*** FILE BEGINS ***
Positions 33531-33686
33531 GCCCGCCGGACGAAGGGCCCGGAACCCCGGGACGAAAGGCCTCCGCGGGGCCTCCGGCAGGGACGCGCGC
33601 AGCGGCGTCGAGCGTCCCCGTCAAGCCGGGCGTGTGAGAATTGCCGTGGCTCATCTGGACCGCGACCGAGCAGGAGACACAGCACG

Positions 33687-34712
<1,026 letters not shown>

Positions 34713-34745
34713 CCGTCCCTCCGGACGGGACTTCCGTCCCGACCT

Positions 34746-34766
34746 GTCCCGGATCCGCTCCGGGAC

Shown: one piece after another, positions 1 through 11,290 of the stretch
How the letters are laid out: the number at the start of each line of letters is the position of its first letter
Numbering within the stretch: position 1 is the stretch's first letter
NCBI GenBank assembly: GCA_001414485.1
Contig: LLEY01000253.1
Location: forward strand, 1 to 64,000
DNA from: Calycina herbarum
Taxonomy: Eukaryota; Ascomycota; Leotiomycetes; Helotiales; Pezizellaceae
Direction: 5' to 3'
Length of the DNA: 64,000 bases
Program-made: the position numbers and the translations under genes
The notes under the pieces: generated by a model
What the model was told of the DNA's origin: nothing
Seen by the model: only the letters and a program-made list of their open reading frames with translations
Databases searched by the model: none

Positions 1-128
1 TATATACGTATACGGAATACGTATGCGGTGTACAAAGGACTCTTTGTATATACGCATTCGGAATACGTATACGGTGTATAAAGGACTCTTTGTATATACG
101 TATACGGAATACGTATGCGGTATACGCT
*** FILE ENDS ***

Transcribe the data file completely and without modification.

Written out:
Positions 33531-33686
33531 GCCCGCCGGACGAAGGGCCCGGAACCCCGGGACGAAAGGCCTCCGCGGGGCCTCCGGCAGGGACGCGCGC
33601 AGCGGCGTCGAGCGTCCCCGTCAAGCCGGGCGTGTGAGAATTGCCGTGGCTCATCTGGACCGCGACCGAGCAGGAGACACAGCACG

Positions 33687-34712
<1,026 letters not shown>

Positions 34713-34745
34713 CCGTCCCTCCGGACGGGACTTCCGTCCCGACCT

Positions 34746-34766
34746 GTCCCGGATCCGCTCCGGGAC

Shown: one piece after another, positions 1 through 11,290 of the stretch
How the letters are laid out: the number at the start of each line of letters is the position of its first letter
Numbering within the stretch: position 1 is the stretch's first letter
NCBI GenBank assembly: GCA_001414485.1
Contig: LLEY01000253.1
Location: forward strand, 1 to 64,000
DNA from: Calycina herbarum
Taxonomy: Eukaryota; Ascomycota; Leotiomycetes; Helotiales; Pezizellaceae
Direction: 5' to 3'
Length of the DNA: 64,000 bases
Program-made: the position numbers and the translations under genes
The notes under the pieces: generated by a model
What the model was told of the DNA's origin: nothing
Seen by the model: only the letters and a program-made list of their open reading frames with translations
Databases searched by the model: none

Positions 1-128
1 TATATACGTATACGGAATACGTATGCGGTGTACAAAGGACTCTTTGTATATACGCATTCGGAATACGTATACGGTGTATAAAGGACTCTTTGTATATACG
101 TATACGGAATACGTATGCGGTATACGCT